Wear Something Red this Friday for Fetal Alcohol Spectrum Disorder Awareness Day
Get ready to start conversations about Fetal Alcohol Spectrum Disorder (FASD) in September!
The ninth day of the ninth month symbolises the nine months of pregnancy, and events to raise awareness of Fetal Alcohol Spectrum Disorder (FASD) are held globally throughout the month of September. In Aotearoa New Zealand, we have the privilege of being the first in the world to mark it!
Wear something red this Friday
Red shoes are the international symbol for Fetal Alcohol Spectrum Disorder (FASD) awareness, and thousands of people around the world wear them on September 9. Whilst it is wonderful to have an international campaign to support, we are interested in creating an Aotearoa-specific one for 2023 – so you don’t have to wear red shoes to take part in raising awareness around FASD!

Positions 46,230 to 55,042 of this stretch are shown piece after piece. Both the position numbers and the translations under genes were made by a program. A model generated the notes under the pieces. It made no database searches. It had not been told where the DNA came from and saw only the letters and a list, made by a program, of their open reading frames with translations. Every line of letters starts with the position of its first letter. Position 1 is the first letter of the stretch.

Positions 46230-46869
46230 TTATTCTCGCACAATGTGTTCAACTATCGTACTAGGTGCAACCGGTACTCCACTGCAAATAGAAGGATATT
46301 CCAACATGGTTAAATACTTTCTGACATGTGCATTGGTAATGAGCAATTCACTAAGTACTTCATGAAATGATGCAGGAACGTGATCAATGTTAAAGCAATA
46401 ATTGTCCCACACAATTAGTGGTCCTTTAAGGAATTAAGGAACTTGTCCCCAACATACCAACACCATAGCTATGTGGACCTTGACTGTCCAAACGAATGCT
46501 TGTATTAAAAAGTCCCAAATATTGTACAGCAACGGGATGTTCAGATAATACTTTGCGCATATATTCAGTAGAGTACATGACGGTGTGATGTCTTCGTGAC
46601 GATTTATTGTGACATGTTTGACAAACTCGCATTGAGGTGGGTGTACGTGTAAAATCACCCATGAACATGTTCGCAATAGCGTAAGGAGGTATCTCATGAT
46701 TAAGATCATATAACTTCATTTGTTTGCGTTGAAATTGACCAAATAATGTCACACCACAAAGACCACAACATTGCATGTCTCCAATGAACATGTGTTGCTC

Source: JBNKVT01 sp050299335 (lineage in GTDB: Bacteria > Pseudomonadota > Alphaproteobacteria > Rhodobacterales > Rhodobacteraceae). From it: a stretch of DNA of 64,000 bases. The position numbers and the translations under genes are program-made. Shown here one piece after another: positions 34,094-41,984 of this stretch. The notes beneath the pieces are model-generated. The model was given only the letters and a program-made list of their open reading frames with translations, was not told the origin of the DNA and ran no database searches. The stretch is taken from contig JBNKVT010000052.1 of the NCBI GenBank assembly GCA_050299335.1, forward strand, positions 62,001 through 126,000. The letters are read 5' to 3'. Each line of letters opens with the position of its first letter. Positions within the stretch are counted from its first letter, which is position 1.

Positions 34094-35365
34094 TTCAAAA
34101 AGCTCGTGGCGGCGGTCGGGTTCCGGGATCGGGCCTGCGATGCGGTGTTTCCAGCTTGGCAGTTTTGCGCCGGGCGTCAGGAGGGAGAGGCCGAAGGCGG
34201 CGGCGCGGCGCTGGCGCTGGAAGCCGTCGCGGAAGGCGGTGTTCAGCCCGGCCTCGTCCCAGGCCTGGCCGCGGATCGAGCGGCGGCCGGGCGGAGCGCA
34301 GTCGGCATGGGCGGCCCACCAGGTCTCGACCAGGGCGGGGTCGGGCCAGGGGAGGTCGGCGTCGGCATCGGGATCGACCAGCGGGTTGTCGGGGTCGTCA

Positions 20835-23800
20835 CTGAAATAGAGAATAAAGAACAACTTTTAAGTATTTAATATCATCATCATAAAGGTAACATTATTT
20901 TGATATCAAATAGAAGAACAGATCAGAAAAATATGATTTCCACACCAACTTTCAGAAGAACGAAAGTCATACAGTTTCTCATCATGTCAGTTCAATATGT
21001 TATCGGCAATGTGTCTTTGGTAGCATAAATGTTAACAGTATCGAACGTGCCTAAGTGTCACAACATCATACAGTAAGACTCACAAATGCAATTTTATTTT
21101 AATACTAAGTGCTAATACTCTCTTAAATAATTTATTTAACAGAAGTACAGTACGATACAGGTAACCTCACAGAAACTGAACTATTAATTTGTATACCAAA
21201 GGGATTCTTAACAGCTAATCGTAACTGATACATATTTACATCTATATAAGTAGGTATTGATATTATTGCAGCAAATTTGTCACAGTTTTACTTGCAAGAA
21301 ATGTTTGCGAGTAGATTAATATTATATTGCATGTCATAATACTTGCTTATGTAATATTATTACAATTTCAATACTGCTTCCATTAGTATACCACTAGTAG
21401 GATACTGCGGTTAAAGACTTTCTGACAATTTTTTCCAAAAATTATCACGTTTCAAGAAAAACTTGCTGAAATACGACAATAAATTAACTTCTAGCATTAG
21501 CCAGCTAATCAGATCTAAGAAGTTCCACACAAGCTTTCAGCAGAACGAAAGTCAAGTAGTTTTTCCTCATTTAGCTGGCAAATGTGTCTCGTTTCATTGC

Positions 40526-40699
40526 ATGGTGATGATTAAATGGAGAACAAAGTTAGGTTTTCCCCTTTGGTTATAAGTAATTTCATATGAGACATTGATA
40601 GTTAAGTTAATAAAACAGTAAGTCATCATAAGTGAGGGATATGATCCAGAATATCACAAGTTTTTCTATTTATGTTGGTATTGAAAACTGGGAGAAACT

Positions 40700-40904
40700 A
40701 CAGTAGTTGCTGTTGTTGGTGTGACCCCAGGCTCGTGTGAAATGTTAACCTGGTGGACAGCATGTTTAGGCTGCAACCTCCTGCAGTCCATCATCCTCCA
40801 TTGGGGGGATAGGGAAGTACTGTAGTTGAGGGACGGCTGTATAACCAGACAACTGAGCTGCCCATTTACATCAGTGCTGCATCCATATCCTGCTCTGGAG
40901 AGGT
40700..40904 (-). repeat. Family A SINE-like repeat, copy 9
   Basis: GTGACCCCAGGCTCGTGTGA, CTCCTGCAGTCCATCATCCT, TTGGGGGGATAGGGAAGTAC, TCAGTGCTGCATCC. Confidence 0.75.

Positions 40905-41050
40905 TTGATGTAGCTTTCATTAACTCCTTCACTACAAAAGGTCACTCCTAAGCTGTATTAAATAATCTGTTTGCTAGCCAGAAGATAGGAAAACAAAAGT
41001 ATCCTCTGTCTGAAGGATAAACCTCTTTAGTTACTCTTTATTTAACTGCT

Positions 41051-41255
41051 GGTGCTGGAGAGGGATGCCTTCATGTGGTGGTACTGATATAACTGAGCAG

Alcohol is a teratogen; an agent or substance known to alter the course of normal fetal development. Alcohol consumed by the mother is transferred freely to their baby via the placenta and umbilical cord, where it can interfere with how the rapidly-developing cells grow and migrate to form the whole body.
The pattern of abnormal development associated with alcohol consumption during pregnancy is recognised by the medical term Fetal Alcohol Spectrum Disorder (FASD).
- Alcohol exposure in pregnancy
- Harm from alcohol exposure during pregnancy
- What is Fetal Alcohol Spectrum Disorder?
- How many New Zealanders have FASD?
- The social and economic impact of FASD
- Aotearoa New Zealand FASD Action Plan
- Warning labels on alcohol products
FASD Webinar - Friday 9 September 2022 at 9am:
Come together online in solidarity on FASD Awareness Day in Aotearoa New Zealand. Together we’ll turn a spotlight on the year behind us and on the challenges ahead. Join us on 09/09 at 09am nau mai, haere mai!
Speakers include: FASD-CAN Chair Leigh Henderson, Harsh Vardhan from Te Whatu Ora, educator Tania Henderson, Janell Dymus of Hāpai Te Hauora, Anita Gibbs of the University of Otago, Nicki Jackson of Alcohol Healthwatch and journalist Paula Penfold.